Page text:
Truett Tate is Chairman of a number of Boards, including Reference Point, TLC Lions, Thinkably and the recently retired Chairman of QBE, NA. Truett Tate is also Director of the DEVClever board. Truett has a long and esteemed global executive history including most recently as CEO of ANZ USA, Europe, Japan, Korea and the Middle East. Immediately prior, he was Group Executive (and Board member) at Lloyds Banking Group, responsible for Wholesale & International Banking (Including Global Wealth and International Retail) across the United Kingdom, the Americas and worldwide and prior spending 27 years at Citigroup where he held a variety of senior roles including corporate banking business across each of its regional geographies. Truett’s long board history includes Virgin Group, Ten Group, the BITC, BAB Inc along with many other charitable and academic organizations. A speaker, guest lecturer, philanthropist and professional coach/mentor, Truett has seemingly bottomless energy and passionate interest in a safer, more just, more humane and more sustainable world.

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Janice Reals Ellig

Chief Executive Officer

As the head of the Ellig Group, Janice is dedicated to increasing the placement of women and diverse candidates on corporate boards and in C-suites by 2025. Janice joined the legacy firm in 2000 and became Co-Chief Executive Officer in its transition to Chadick Ellig in 2007; she assumed sole ownership of the company as the Ellig Group in 2017 with a new focus on Reimagining Search. Prior to her career in executive search, Janice spent 20 years in corporate America at Pfizer, Citi and Ambac Financial Group, an IPO from Citibank, where she was responsible for Marketing, Human Resources, and Administration.

Heralded by Bloomberg Businessweek as one of “The World’s Most Influential Headhunters,” Janice is often consulted for her expertise and her commitment to gender parity, inclusion, and diversity. She frequently appears at speaking engagements and as a media guest, and she has penned multiple articles for outlets such as Directors & Boards, Directorship, Corporate Director, The Huffington Post, and Forbes.com. Janice also co-authored two books: Driving The Career Highway and What Every Successful Woman Knows, acknowledged by Bloomberg Businessweek as “the best of its genre.”

A tirelessly active member of the industry and champion of her causes, Janice is Founder of the Women’s Forum of New York’s Corporate Board Initiative and its signature event, Breakfast of Corporate Champions. Since 2011, Janice continues to spearhead this event to honor companies committed to board diversity and to encourage CEOs to sponsor board-ready women for the Women’s Forum database. (LINK: www.womensforumny.org).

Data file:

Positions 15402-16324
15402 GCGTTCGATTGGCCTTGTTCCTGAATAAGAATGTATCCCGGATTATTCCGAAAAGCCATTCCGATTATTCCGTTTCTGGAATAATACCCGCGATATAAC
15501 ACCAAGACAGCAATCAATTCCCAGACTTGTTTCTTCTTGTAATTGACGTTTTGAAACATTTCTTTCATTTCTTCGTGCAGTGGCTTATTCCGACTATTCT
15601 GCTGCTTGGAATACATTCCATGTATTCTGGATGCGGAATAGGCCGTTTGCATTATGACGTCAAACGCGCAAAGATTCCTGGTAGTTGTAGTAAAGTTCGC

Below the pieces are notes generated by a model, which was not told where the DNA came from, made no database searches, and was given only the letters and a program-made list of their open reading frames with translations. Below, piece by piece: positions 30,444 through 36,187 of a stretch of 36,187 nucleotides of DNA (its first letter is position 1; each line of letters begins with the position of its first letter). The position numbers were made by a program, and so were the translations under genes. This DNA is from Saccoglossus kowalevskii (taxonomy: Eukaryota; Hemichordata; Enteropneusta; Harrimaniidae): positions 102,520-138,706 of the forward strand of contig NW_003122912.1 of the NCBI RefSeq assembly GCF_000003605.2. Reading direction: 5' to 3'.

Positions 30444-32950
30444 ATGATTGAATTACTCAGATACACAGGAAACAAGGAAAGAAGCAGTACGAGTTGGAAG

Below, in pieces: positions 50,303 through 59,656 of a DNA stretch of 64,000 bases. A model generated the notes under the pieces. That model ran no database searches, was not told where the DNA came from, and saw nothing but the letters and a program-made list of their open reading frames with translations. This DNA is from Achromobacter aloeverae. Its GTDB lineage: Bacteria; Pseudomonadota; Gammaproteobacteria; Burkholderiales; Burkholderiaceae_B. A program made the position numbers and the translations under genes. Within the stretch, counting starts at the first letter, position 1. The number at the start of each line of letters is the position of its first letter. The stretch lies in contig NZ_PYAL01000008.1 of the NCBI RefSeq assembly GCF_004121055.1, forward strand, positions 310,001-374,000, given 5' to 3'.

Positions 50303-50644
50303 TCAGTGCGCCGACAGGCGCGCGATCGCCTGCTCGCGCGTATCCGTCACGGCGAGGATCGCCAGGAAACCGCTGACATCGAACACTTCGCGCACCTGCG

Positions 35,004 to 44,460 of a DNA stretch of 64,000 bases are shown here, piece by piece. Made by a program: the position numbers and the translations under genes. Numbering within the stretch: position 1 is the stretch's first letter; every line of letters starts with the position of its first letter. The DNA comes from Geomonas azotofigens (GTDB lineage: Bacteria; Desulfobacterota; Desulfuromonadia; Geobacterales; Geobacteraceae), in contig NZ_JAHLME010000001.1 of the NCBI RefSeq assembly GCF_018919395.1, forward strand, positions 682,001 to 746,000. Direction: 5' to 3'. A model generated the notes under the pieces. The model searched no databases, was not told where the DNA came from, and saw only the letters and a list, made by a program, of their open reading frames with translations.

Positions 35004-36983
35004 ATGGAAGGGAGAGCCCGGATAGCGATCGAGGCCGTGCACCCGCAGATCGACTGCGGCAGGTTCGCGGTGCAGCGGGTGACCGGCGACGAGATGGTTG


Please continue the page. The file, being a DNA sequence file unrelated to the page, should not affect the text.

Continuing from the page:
Janice is personally committed to several NFP organizations: Board Director of the National YMCA and Past Chair of the YMCA Board of Greater New York; Trustee of the Actors Fund and Committee For Economic Development (CED); Incoming Chair, University of Iowa Foundation; Women’s Forum of New York Past President and Chair of the Corporate Board Initiative; member of the Steering Committee, US 30% Club and The Economic Club of New York.

In recognition for her many philanthropic activities, Janice received the University of Iowa Distinguished Alumni Award in 2011 and the Association of Executive Search Consultants (AESC) Eleanor Raynolds Award for Volunteerism in 2008. Named one of the “21 Leaders for the 21st Century” by Women’s eNews, she was also a recipient of the Channel 21 Award In Excellence for her contribution to “Excellence in the Economic Development for Women.”

“Listening to our clients’ needs, learning their business and understanding their culture is how we present the best talent and provide  a competitive advantage. We place candidates with the character, competencies, commitment, (intellectual) curiosity and courage to make a difference. Our goal is always to go beyond the expected and deliver valuable advice, measurable results and great talent!”

– Janice Reals Ellig

  • Champion of gender parity, diversity, and inclusion
  • Industry expert, speaker, and author
  • Founder of the Women’s Forum of New York’s Corporate Board Initiative
  • Committed board and committee member and philanthropist

T: (212) 688-8671 ext. 226
E: Janice@ElligGroup.com